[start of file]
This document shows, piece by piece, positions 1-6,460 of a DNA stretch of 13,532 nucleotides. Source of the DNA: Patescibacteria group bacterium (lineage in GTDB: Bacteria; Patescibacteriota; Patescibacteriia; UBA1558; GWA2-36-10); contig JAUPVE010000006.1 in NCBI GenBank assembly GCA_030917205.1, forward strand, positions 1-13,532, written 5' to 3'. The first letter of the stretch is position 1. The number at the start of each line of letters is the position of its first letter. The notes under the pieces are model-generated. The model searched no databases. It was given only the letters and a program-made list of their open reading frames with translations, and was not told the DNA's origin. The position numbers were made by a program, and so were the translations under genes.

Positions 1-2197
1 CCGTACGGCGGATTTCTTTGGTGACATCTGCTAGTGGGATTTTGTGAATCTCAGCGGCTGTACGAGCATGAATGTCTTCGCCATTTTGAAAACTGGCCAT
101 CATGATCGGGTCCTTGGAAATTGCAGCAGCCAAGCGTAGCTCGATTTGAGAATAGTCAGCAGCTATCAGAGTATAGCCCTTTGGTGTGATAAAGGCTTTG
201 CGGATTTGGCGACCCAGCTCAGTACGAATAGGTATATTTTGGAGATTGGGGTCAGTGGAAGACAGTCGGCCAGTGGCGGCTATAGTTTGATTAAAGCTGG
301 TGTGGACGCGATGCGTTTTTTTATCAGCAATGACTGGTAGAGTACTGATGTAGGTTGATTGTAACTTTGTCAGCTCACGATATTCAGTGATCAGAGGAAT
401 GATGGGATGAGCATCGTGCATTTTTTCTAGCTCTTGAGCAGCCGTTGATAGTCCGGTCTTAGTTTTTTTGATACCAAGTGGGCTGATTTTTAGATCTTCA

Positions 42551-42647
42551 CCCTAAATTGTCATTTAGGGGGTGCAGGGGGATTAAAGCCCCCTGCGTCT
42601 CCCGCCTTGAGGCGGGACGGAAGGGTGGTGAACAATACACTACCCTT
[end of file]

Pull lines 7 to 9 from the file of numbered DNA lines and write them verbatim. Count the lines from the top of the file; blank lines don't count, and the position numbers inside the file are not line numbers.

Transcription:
401 GATGGGATGAGCATCGTGCATTTTTTCTAGCTCTTGAGCAGCCGTTGATAGTCCGGTCTTAGTTTTTTTGATACCAAGTGGGCTGATTTTTAGATCTTCA

Positions 42551-42647
42551 CCCTAAATTGTCATTTAGGGGGTGCAGGGGGATTAAAGCCCCCTGCGTCT